Yonden Lhatoo is a senior editor at the Post

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Free kindergarten education in Hong Kong is a welcome step towards language equality in class

South China Morning Post
Comment›Insight & Opinion

Alfred Chan

Alfred Chan says new policy support will strike at practices that discriminate against ethnic minority students, but government monitoring is needed

Since taking up the chairmanship of the Equal Opportunities Commission in April, I have emphasised my commitment to advancing equal opportunities for marginalised and underprivileged groups in society. One such group is ethnic minorities. Of particular concern are their education and employment opportunities. I recently heard the case of a Pakistani mother who went to a local kindergarten to get an admission form for her son. She spoke to a staff member through the intercom from outside the gate. After checking if either parent spoke Cantonese, which they did not, the staff member declined to give her a form. Unfortunately, her story is not unique. Many ethnic minority parents have to knock on several kindergarten doors before finding a place.

Education Bureau figures for 2015-16 show that 44 per cent of kindergartens do not have non-Chinese-speaking students, while ethnic minority students are concentrated in a small number of kindergartens where the environment is less conducive to Chinese learning. We have been notified that more than a few practise one of several measures that prevent ethnic minority students from enjoying access to equal education opportunities. Some reportedly flatly refuse to admit ethnic minority children. Others choose to conduct interviews for applicants only in Cantonese or provide information exclusively in Chinese. Not only is this tarnishing Hong Kong’s image as a diverse, inclusive society, but the act may also be unlawful.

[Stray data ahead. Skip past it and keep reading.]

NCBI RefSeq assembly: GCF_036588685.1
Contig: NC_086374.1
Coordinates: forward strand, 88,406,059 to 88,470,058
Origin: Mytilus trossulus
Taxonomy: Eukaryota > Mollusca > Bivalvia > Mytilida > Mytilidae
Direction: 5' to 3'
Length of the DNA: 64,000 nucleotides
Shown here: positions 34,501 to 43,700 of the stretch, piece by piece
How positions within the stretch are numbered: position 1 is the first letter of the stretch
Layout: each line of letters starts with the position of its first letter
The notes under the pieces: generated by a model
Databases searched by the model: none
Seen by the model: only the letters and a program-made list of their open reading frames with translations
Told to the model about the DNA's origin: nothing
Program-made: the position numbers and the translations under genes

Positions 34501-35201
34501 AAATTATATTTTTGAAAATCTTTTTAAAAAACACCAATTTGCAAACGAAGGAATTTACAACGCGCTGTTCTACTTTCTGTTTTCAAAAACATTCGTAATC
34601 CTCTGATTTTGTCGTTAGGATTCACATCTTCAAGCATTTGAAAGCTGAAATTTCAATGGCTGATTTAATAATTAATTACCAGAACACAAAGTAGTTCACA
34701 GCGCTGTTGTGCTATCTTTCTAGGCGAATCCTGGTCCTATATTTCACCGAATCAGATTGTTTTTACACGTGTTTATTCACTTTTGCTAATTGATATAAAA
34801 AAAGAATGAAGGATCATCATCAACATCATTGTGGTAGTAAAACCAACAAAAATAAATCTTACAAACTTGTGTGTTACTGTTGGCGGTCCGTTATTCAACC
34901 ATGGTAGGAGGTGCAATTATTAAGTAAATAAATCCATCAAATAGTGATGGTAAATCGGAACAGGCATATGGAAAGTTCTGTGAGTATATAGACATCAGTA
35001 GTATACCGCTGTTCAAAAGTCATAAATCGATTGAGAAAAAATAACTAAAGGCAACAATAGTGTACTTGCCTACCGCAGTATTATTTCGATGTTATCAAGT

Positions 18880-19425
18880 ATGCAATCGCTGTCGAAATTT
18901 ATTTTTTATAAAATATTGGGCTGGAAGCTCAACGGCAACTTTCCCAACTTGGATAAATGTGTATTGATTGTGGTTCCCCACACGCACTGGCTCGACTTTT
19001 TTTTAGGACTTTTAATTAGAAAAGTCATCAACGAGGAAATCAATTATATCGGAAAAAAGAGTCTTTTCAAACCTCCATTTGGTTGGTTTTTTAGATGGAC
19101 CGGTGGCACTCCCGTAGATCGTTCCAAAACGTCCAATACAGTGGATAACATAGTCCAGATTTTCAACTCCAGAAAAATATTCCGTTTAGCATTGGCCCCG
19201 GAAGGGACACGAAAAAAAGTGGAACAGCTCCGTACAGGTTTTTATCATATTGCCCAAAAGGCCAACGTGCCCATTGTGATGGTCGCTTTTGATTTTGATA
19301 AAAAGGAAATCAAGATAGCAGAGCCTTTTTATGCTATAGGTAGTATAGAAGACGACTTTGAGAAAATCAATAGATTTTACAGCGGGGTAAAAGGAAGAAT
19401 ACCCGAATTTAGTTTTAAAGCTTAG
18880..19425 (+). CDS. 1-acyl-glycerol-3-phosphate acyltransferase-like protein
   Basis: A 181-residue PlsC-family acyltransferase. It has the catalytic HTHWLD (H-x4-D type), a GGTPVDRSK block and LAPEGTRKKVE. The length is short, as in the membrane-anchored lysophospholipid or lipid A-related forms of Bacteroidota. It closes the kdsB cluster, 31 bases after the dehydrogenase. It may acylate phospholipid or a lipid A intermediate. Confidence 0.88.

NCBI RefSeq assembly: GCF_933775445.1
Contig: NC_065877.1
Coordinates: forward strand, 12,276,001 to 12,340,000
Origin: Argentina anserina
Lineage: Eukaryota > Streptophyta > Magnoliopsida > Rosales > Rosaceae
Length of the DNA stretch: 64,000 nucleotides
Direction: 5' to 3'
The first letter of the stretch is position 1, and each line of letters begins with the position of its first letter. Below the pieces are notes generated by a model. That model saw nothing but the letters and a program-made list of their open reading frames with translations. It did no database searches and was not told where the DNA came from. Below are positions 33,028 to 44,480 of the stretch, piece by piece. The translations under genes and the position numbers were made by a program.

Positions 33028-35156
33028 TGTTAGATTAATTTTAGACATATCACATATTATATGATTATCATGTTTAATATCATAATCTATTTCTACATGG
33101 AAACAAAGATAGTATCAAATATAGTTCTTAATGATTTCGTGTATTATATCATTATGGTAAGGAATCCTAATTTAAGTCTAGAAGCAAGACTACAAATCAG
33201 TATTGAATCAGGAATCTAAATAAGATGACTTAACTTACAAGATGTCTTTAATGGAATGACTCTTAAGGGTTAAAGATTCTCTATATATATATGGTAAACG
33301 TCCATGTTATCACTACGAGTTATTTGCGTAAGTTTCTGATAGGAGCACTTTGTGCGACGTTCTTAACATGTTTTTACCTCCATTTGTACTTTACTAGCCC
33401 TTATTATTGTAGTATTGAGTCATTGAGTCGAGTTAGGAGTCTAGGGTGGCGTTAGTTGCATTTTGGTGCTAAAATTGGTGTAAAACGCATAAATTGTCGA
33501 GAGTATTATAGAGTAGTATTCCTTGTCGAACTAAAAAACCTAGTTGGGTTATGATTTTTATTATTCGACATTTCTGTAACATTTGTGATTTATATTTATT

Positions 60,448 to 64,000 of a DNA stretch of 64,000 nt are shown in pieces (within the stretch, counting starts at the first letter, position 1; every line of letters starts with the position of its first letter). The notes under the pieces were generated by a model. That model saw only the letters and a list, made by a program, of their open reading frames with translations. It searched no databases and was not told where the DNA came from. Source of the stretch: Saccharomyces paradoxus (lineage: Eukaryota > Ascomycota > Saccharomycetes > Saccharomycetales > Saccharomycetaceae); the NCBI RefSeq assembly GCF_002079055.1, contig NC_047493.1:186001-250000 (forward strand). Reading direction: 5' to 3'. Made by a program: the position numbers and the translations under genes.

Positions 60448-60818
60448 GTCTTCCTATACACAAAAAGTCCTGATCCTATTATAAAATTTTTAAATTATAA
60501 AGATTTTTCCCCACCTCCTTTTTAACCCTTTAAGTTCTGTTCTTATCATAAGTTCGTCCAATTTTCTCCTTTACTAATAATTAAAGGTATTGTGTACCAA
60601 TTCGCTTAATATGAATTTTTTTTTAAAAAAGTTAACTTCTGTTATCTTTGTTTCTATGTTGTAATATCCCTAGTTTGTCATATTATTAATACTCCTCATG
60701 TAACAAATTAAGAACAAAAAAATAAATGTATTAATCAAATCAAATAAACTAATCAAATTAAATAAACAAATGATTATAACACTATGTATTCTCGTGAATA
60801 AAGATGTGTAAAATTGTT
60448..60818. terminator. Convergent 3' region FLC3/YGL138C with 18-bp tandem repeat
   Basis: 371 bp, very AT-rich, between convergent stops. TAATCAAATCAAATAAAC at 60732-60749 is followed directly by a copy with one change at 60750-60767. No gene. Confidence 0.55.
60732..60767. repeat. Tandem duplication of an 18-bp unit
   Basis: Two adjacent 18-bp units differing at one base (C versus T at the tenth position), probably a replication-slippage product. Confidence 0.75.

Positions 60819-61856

We have called on kindergartens to be open and inclusive in their admissions. Recently, we launched a booklet for schools, parents and students on promoting racial integration and preventing racial discrimination in schools. It provides essential guidelines, besides examples and suggestions, on the application of the Race Discrimination Ordinance in schools, particularly in the areas of language requirements in admissions, exercise of school rules with respect to religious practices and communication with ethnic minority parents.

Kindergartens justify their admission decision by citing the unavailability of language support for non-Chinese-speaking students in their schools. We don’t expect this justification to be valid for long. The government announced in the policy address the extension of the current 12 years of free education to 15 years, by introducing free kindergarten education from the 2017-18 academic year. We welcome the move.

Of particular interest to us is that the policy of free kindergarten education also includes support for children with diverse needs, which includes non-Chinese speakers and children with special educational needs. We believe both categories would benefit from the additional support. Non-Chinese speakers will gain substantially from any scheme that encourages kindergartens to integrate them into classes with their Chinese peers. As scholars point out, an integrated classroom has many benefits, including language acquisition. This is a significant benefit, especially given the dire state of Chinese language learning among non-Chinese-speaking students.

The Education Bureau should carefully monitor the implementation of the new policy to ensure fair admissions and adequate support for Chinese language learning, so more mainstream kindergartens are encouraged to admit non-Chinese speakers. It should also keep an eye out for inadvertent reverse segregation that may result. Some kindergartens might choose to take in more ethnic minority students due to the additional funding, which may lead to a rising concentration of non-Chinese-speaking students, again creating a ”segregated” environment.